Unless he were unmasked as a spy for the Chinese, the special election in New Jersey yesterday to fill the U.S. Senate seat was Cory Booker’s to lose. New Jersey hasn’t elected a Republican to the U.S. Senate since 1972, and the mayor of Newark has one of the highest profiles in American politics. Running against a Koch-brother minion named Steve Lonegan, the question was not whether Booker was going to win, but by how much. Actually, it raises a second question — could Lonegan have employed any strategy that would have put him in the Senate and kept Booker in Newark?
The fact that Chris Christie is both governor and a Republican suggests that there might have been a way for Lonegan to win. Like the governor’s office, U.S. senator is a statewide race, and if there is one Republican holding statewide office, logic dictates that others could possibly win with such an electorate. However, the Christie situation is distinct from the general situation GOPers find themselves in when running statewide in New Jersey — distinct bordering on unique.
You have to remember that Christie got elected in 2009, a year after the Wall Street meltdown. New Jersey relies mightily on the financial industry for tax revenues and jobs. Unemployment shot up, the state budget gap widened, and things were generally not good. Sitting-Governor Jon Corzine took some of the blame for this. So, Christie started with a weakened opponent with a record that had gone south in the last year.
Next, Christie himself had a record to run on. He spent four years as Freeholder in Morris County, but he really gained notoriety as a U.S. Attorney under George W. Bush. He ran an anti-corruption campaign (which in New Jersey was long overdue) and secured convictions or plea deals with 130 public officials from both main parties. He wound up doubling the size of the state’s anti-corruption unit. Christie also made headlines by taking on a chain of brothels that kept Mexican teenagers as sex slaves, convicted 42 members of the Double II Set street gang of crimes including 25 murders, and won a 42-year sentence for British trader Hemant Lakhani for trying to sell missiles illegally. Lonegan, meanwhile, was mayor of Bogota (pronounced bo-go-duh, nothing like the South American city) and did little to distinguish himself at the state level. That is part of the reason Christie beat him in the 2009 GOP Primary.
Also, Christie was aided by the presence of a third-party candidate on the 2009 ballot, Chris Daggett. Daggett added a strange dimension to the race. He worked for Republican Governor Tom Keane in the 1980s, was Region 2 Administrator for the EPA (a region that covers New York, New Jersey, Puerto Rico and the U.S. Virgin Islands), served as the state’s Commissioner of Environmental Protection, and was chairman of the New Jersey Department of Environmental Protection Permit Efficiency Task Force under Governor Corzine.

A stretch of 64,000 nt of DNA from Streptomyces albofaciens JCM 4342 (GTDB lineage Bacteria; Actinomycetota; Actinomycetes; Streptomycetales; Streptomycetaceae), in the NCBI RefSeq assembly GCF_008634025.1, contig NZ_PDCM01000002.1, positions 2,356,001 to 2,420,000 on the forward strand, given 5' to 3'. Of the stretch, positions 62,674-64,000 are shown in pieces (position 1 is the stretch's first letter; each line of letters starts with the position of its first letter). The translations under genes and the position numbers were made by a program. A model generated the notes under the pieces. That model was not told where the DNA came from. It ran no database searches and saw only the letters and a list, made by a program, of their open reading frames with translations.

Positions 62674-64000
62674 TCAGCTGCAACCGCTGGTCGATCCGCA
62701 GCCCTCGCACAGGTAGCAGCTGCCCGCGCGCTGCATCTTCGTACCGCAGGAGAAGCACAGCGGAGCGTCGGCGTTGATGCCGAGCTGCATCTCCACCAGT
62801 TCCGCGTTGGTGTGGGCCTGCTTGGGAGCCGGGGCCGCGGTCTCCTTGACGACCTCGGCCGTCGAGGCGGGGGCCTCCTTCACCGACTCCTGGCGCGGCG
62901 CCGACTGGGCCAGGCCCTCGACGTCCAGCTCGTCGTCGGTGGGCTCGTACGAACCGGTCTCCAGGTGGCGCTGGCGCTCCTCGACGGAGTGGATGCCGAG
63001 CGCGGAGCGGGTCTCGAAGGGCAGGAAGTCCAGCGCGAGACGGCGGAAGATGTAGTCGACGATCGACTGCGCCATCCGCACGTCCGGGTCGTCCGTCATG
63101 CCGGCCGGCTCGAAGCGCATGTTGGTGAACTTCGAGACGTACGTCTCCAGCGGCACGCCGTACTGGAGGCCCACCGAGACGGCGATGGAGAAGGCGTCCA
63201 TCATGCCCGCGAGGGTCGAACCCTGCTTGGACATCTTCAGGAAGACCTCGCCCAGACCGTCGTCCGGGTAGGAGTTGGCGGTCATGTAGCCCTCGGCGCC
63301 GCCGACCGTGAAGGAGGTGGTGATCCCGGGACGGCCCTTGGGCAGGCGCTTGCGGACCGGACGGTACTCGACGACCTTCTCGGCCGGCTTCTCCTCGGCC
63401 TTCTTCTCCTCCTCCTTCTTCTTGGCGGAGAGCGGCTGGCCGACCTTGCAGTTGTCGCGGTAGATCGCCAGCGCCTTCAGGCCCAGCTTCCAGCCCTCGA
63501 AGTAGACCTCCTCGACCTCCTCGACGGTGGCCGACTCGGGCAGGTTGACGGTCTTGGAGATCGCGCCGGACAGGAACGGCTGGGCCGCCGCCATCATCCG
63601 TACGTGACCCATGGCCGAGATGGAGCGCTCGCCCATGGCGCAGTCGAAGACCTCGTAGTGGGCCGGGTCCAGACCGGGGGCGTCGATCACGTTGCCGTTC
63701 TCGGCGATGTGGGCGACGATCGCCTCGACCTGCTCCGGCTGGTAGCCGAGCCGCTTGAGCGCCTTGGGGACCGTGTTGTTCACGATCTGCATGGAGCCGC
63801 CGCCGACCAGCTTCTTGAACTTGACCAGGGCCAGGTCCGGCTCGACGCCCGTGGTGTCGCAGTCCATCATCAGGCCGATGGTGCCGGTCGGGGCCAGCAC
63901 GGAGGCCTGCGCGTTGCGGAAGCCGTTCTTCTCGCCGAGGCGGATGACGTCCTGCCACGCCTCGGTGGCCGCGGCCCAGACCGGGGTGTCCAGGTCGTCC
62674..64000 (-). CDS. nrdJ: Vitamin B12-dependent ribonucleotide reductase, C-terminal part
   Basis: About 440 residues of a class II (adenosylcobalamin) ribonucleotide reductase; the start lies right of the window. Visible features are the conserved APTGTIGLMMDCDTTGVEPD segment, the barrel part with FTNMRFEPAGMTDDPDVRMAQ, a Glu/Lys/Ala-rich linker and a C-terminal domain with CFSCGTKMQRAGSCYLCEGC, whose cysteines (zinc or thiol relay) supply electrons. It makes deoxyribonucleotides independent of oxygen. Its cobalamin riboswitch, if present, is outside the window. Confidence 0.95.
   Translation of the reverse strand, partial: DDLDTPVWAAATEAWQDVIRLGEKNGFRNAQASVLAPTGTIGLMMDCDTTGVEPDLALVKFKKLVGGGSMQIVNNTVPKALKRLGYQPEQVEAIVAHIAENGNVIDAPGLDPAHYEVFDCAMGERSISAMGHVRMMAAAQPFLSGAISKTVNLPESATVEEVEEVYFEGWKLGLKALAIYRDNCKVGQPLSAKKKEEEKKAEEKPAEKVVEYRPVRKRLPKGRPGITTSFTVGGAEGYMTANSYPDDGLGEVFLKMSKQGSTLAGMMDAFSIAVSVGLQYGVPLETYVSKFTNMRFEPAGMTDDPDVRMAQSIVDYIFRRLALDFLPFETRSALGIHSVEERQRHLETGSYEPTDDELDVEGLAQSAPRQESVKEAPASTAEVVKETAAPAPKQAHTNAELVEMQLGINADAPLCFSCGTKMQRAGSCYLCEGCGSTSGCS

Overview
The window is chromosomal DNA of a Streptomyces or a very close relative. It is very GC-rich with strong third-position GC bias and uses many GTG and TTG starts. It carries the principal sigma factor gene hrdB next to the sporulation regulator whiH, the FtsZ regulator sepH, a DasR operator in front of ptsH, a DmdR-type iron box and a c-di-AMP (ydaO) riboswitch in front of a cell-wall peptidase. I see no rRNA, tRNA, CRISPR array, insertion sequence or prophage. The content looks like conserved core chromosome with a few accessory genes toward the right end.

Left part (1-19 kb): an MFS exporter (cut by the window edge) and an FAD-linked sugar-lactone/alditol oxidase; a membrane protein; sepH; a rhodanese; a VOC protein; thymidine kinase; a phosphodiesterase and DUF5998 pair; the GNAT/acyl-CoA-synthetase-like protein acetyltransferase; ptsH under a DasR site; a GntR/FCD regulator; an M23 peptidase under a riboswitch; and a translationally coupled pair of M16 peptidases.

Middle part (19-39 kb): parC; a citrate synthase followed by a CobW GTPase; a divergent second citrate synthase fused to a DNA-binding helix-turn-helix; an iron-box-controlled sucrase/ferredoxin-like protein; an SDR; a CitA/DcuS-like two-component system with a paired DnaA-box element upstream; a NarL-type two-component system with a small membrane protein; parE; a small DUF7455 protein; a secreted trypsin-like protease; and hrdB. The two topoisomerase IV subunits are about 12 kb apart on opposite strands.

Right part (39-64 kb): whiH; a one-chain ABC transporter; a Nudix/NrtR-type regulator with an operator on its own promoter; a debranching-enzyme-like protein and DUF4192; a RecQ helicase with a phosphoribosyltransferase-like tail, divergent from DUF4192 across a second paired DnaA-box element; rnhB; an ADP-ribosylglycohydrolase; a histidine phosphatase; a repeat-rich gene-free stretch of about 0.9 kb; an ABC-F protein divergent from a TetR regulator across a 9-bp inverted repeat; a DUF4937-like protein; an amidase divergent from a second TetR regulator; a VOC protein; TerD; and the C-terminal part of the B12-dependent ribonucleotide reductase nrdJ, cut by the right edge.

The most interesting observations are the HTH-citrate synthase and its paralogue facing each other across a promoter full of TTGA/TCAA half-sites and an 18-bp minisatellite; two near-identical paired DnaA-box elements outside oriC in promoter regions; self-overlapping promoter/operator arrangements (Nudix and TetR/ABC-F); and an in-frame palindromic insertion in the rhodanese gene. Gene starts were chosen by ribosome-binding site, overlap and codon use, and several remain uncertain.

In the end, Christie won the race with 1,174,445 votes (48.5% of the total cast), Corzine got 1,087,731 (4.9%) and Daggett secured 139,579 (5.8%). It is always dangerous to ask “what if?” in a case like this. Not all of Daggett’s voters were natural Corzine supporters, and many might not have voted at all if Daggett hadn’t run. Nevertheless, it is hard to argue that Christie was hurt by Daggett’s presence on the ballot. In yesterday’s Senate race, there were five independent or minor party candidates, but not one of them had the kind of profile and financing that Daggett commanded in 2009, and their vote totals, while still being calculated, were far below the 5.8% Daggett won.
However, there was one factor in the Booker-Lonegan race that almost certainly assured Booker of victory — namely, the fact that Lonegan comes off as an unpleasant jackass when he deals with the public. For instance, Lonegan said it was “strange” that Booker wouldn’t say whether he (Booker) is gay or not. During a debate, Booker talked about the need to clean up a river that runs through Newark. Lonegan said, “You may not be able to swim in that river, but it’s probably, I think, because of all the bodies floating around of shooting victims in your city.” Earlier in his career, he was photographed giving the finger to the press.
In the final analysis, it might have been possible for a Republican to win yesterday’s special election, but that Republican wasn’t Steve Lonegan.
Photo by Flickr user Smitten with Kittens.